The Biden administration’s Department of Labor recently released a new interpretive rule regarding whether workers are classified as employees or independent contractors. The action reverses a Trump-era rule that simplified the classification process, and was dedicated to preserving the gig economy.
Employees are much more expensive than independent contractors — possibly by as much as 30 percent. This is, in part, because independent contractors are not subject to federal minimum wage or overtime regulations, among others, and are not protected by the National Labor Relations Act, meaning it is more difficult for them to unionize. This all may seem rather trivial, but the impact on both the consumer and the worker will be significant.
The stated concern of the Biden administration is that workers are being misclassified as independent contractors. Misclassification denies workers their rights as employees. Wrongful classification is obviously unethical, but the new rule goes well beyond tackling the problem: it threatens to turn upside down the services that many Americans have come to rely upon, such as rideshare companies like Uber and Lyft. The recent crash in these businesses’ stock prices shows the market understands the havoc this new rule will wreak.
The advantage of working for Uber, Lyft, Doordash, and similar companies is in the flexibility for its independent contractors (drivers, delivery workers, etc). One can work whenever one likes, for however long one likes. This is sustainable for the companies because they do not have to deal with the expenses of having employees, and are not under threat from unionization. Driving for Uber can be a supplementary income for an individual, something to be done when time permits, even if it’s only a few rides a week. It can also be a full-time commitment, with the driver making dozens of trips per day. The choice rests with the independent contractor. But if Uber gets stuck with the costs associated with employees, those who drive less may end up as more of a drag on profit.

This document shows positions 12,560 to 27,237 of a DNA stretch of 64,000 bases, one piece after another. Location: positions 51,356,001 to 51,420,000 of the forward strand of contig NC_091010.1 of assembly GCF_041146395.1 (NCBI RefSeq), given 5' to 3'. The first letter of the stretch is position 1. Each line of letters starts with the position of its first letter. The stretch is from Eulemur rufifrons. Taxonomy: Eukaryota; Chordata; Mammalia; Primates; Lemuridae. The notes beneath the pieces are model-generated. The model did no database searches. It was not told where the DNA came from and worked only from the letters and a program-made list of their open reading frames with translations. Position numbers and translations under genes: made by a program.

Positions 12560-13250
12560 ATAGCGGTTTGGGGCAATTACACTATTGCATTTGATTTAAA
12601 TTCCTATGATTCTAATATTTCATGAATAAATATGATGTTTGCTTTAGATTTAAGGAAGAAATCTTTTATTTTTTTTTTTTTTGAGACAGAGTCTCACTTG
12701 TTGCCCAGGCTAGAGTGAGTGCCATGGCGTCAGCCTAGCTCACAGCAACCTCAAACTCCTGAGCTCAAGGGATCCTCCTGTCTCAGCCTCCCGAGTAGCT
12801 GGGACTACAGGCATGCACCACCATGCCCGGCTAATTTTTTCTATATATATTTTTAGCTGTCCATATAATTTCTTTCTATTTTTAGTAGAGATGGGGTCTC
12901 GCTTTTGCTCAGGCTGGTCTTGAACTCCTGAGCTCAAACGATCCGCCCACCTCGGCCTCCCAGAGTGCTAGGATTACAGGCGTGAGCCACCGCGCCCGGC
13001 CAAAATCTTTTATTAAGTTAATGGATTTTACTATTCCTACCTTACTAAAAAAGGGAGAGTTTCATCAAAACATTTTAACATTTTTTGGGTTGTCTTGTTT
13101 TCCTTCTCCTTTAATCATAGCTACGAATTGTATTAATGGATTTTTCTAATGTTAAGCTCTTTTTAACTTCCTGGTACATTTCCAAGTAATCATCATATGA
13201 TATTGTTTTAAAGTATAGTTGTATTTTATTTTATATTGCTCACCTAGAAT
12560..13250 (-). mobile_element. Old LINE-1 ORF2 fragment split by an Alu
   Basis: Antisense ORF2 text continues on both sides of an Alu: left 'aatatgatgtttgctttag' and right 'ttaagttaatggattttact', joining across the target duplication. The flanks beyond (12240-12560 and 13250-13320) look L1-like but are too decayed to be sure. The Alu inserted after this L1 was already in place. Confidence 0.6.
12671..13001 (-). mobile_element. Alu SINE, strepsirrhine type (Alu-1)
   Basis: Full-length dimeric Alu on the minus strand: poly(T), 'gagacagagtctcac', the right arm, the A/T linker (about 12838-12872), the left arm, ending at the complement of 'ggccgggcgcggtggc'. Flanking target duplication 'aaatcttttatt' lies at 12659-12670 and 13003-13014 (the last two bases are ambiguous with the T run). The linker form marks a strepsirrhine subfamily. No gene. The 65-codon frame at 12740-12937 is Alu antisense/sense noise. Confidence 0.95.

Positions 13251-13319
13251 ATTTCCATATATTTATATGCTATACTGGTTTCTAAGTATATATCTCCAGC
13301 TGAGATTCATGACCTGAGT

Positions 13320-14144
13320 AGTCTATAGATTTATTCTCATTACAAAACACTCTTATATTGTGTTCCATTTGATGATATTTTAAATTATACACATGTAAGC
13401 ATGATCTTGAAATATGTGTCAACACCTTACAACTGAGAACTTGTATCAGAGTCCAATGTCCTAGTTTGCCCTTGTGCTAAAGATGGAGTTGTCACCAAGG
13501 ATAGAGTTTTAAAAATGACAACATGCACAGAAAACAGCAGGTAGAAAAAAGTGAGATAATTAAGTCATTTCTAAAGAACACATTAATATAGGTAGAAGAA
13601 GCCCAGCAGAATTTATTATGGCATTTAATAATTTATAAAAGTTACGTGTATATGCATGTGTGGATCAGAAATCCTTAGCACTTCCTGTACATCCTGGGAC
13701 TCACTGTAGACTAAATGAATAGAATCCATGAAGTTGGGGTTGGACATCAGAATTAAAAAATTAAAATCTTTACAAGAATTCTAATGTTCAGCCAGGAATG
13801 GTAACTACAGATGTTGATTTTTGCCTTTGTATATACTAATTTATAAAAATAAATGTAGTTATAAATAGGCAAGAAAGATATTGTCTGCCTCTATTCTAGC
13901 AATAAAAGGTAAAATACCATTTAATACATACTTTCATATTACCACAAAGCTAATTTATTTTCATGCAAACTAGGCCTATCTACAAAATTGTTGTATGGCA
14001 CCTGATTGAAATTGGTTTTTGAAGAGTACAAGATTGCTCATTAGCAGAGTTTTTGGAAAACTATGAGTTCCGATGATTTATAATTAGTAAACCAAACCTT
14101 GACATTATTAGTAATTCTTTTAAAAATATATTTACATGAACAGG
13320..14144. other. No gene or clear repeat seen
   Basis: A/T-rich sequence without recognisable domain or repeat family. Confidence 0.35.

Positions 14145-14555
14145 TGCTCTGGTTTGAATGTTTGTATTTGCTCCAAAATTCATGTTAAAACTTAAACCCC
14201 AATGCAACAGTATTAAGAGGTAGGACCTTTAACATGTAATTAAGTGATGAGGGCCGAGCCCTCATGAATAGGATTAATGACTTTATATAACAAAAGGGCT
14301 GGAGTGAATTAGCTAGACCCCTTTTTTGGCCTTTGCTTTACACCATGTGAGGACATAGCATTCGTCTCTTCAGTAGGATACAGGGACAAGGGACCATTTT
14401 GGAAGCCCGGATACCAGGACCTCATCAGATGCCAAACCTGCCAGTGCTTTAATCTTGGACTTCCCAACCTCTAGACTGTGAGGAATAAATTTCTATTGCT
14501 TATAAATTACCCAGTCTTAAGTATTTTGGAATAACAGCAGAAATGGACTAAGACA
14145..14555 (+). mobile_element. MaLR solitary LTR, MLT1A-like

The consequence? The cost of your Uber trip will go up, and fewer people will be able to earn extra money. Other services that rely on independent contractors will be similarly impacted. It is simple economics: if supply (of drivers, for example) goes down because a company cannot sustain its current workforce because they are all employees, and demand does not keep pace with the decline, prices for the consumer will go up. The same holds true if the cost per employee to the company goes up — there is no other way for the company to remain profitable. That means we can say goodbye to the convenience of affordable rides-on-demand or delivery of our favorite foods.
Most perplexing is that there does not appear to be huge demand for the change from the independent contractors themselves. A 2021 poll conducted in Massachusetts found that 64 percent of independent contractors with Uber, Lyft, Doordash, and Instacart want to remain as such, and only 29 percent want to be considered employees. Polls of Uber and Lyft drivers indicate even more significant margins in favor of retaining the independent contractor classification. As a matter of public perception, according to a 2016 Pew Research Center poll, about 66 percent of customers believe Uber and Lyft drivers are independent contractors, while only 23 percent believe they are employees. The poll, however, also found that large majorities of customers believe the companies should have an important role in ensuring the quality of service provided — something a traditional company with employees would do — rather than the drivers alone being responsible. Nonetheless, customers had “largely positive” views of the services, indicating that the status quo is widely preferred.
The Biden administration’s move to change the interpretive rule is yet another example of how it prioritizes activists over the needs of working Americans. Time will tell how it all pans out. But make no mistake, this rule change runs counter to the interests of American workers and consumers alike, and threatens an entire sector of the economy.